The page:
In a Facebook post that has since been deleted, a Republican candidate for Oklahoma governor suggested euthanizing the poor and the disabled in order to cut down on the amount of money spent on programs like food stamps. Christopher Barnett claims that he didn’t write the post, but it was on his official Facebook page for his campaign. Ring of Fire’s Farron Cousins explains.   Link – https://www.rawstory.com/2018/05/okla… Support us by becoming a monthly patron on Patreon, and help keep progressive media alive!: https://www.patreon.com/TheRingofFire Spread the word! LIKE and SHARE this video or leave a comment to help direct attention to the stories that matter. And SUBSCRIBE to stay connected with Ring of Fire’s video content! Support Ring of Fire by subscribing to our YouTube channel: https://www.youtube.com/theringoffire Be sociable! Follow us on: Facebook: http://www.facebook.com/RingofFireRadio Twitter: http://www.twitter.com/RingofFireRadio Google+: http://plus.google.com/11841583157319… Instagram: https://www.instagram.com/ringoffiren… Follow more of our stories at http://www.TROFIRE.com Subscribe to our podcast: http://www.ROFPodcast.com Few people outside of the state of Oklahoma know who Christopher Barnett is but just in case you were wondering, he is a Republican candidate right now for governor in the state of Oklahoma. And this week on his Facebook page he actually advocated for euthanizing the poor and the disabled in the United States as a way to cut back on the amount of money we have to spend, as a country, on food stamps. Here is the Facebook quote that his campaign posted on their official Facebook page that is supposed to be speaking for the candidate, “The ones who are disabled and can’t work, why are we required to keep them? Sorry, but euthanasia is cheaper and doesn’t make everyone a slave to the government.” Now, the post has since been deleted. It was deleted I believe sometime on Tuesday evening after huge public backlash, after everyone found out what a disgusting person Chris Barnett is, but that doesn’t change the fact that it was there. Now Barnett says he didn’t write the post, he just didn’t know. He won’t say if the page was hacked or if it was a staffer or if maybe he had a few too many and decided to let his real thoughts out. But regardless, it doesn’t matter. It doesn’t matter who wrote the post because it’s a page for him, so he represents everything that is said on that page from the official account. And to be honest, this is just another in the long line of Republicans accidentally saying what they actually believe, like when we had the Colorado Republican Party recently tell us that they hate poor people. Well this guy’s just doing the same thing, except he’s going one step further. It’s not just hate, he’s saying, “Hey, here’s a great idea! Let’s just kill them.” This is what Republicans want. The party that’s so pro-life thinks that if you’re disabled, or hell even if you’re just poor, you should just die, just die. Remind me again which party is the one that Republicans say is just for killing babies, killing people, when you have these Republicans out there literally advocating for euthanizing those who aren’t wealthy enough to pay for their campaigns. And that’s what it’s about at the end of the day, they’re just pissed off that these people don’t have enough disposable income to donate money to their campaigns. You don’t hear them calling for the euthanasia for these corporate CEOs who poisoned one million people by dumping their toxic chemicals in the waterway, you know, the real criminals responsible for generations of people developing incurable cancers. No, because those people fund their campaigns. But if you’re poor, if you’re disabled, if you have to rely on the federal government program, food stamps or Medicaid or social security, just in order to survive, Republicans want to kill you. And that’s not me talking, that’s just us using their own words to tell you what they really think of you.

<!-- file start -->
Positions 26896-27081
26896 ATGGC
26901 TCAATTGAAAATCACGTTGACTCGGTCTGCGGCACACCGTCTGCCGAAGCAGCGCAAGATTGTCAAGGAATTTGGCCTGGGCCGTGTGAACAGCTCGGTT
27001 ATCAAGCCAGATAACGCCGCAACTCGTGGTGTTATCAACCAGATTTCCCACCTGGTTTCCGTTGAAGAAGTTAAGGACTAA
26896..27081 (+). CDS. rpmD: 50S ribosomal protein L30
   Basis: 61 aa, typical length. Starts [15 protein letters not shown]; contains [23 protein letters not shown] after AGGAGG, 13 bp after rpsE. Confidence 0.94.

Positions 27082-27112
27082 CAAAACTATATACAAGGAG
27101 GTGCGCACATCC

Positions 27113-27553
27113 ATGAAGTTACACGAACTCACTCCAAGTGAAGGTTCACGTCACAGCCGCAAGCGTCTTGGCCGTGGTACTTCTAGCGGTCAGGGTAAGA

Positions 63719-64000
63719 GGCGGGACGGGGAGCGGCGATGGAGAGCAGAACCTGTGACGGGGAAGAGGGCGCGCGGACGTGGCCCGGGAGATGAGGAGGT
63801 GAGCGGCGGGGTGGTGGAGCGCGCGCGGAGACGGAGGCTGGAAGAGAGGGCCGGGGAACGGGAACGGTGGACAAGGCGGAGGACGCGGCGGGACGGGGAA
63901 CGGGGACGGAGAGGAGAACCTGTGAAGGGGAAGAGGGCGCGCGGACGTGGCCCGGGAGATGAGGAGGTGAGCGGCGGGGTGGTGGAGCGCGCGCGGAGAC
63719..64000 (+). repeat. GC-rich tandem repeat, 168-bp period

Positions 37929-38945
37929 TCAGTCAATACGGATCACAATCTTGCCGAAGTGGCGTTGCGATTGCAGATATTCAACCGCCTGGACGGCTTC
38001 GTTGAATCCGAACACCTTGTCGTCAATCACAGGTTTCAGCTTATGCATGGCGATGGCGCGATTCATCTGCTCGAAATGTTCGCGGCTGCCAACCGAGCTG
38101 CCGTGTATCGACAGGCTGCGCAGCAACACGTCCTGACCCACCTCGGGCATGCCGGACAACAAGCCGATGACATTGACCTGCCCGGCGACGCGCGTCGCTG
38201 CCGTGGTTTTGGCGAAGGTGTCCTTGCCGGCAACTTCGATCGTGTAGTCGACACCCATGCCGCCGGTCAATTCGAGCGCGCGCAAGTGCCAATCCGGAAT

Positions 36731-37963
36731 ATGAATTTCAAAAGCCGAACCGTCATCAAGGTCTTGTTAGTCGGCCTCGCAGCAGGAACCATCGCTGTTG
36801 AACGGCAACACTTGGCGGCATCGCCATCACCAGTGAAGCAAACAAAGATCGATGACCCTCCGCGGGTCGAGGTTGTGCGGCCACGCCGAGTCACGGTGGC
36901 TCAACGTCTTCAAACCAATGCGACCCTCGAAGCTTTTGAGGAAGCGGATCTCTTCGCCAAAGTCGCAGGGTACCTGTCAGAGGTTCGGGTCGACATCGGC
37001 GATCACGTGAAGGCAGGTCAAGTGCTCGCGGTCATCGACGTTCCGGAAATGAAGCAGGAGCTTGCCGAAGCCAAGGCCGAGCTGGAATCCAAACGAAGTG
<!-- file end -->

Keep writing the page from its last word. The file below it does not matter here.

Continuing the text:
This just validates my opinion that both parties have “loose screws” within the party and we have a mental health crisis in this country